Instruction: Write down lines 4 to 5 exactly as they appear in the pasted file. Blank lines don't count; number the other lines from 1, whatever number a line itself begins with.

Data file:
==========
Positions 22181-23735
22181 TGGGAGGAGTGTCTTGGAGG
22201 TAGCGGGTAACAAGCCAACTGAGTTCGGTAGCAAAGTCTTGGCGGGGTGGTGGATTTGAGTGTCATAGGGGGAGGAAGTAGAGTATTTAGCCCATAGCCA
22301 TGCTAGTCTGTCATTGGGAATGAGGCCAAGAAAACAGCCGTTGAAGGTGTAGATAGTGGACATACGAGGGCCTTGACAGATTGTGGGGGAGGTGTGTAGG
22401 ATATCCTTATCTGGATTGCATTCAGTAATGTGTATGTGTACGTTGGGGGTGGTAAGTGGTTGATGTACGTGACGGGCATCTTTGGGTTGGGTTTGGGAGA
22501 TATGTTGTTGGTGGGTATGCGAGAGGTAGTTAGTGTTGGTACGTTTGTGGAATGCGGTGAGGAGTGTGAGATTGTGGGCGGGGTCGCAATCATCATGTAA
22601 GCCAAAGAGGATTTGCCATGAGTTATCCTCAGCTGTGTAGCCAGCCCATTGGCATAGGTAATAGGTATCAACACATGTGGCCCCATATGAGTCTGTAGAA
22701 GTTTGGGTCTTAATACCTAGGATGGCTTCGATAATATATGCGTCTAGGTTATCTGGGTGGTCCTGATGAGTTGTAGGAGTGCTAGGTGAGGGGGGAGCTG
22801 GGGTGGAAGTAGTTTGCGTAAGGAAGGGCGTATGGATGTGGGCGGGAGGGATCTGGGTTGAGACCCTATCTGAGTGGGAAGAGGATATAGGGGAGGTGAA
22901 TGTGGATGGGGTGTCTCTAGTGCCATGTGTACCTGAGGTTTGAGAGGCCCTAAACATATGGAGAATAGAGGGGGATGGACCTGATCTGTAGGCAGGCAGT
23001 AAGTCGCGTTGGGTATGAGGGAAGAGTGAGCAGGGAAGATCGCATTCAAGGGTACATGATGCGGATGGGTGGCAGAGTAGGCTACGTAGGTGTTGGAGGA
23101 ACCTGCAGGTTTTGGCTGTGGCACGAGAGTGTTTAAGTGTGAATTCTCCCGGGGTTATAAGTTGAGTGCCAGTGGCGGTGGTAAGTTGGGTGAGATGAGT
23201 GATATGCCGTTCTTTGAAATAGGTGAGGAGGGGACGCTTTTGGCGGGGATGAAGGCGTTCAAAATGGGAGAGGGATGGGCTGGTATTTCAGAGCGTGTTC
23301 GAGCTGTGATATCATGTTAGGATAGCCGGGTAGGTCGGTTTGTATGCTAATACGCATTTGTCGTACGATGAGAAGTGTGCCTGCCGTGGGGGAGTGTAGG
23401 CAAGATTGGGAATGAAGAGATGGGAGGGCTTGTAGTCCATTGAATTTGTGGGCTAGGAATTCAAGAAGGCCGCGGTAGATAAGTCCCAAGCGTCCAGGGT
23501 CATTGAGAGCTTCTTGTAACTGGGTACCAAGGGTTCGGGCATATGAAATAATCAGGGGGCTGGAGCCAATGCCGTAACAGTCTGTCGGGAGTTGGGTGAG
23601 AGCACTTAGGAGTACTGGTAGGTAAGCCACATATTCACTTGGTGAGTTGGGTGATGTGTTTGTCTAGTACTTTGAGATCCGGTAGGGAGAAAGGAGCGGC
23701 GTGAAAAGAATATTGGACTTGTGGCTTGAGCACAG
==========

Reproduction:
22301 TGCTAGTCTGTCATTGGGAATGAGGCCAAGAAAACAGCCGTTGAAGGTGTAGATAGTGGACATACGAGGGCCTTGACAGATTGTGGGGGAGGTGTGTAGG
22401 ATATCCTTATCTGGATTGCATTCAGTAATGTGTATGTGTACGTTGGGGGTGGTAAGTGGTTGATGTACGTGACGGGCATCTTTGGGTTGGGTTTGGGAGA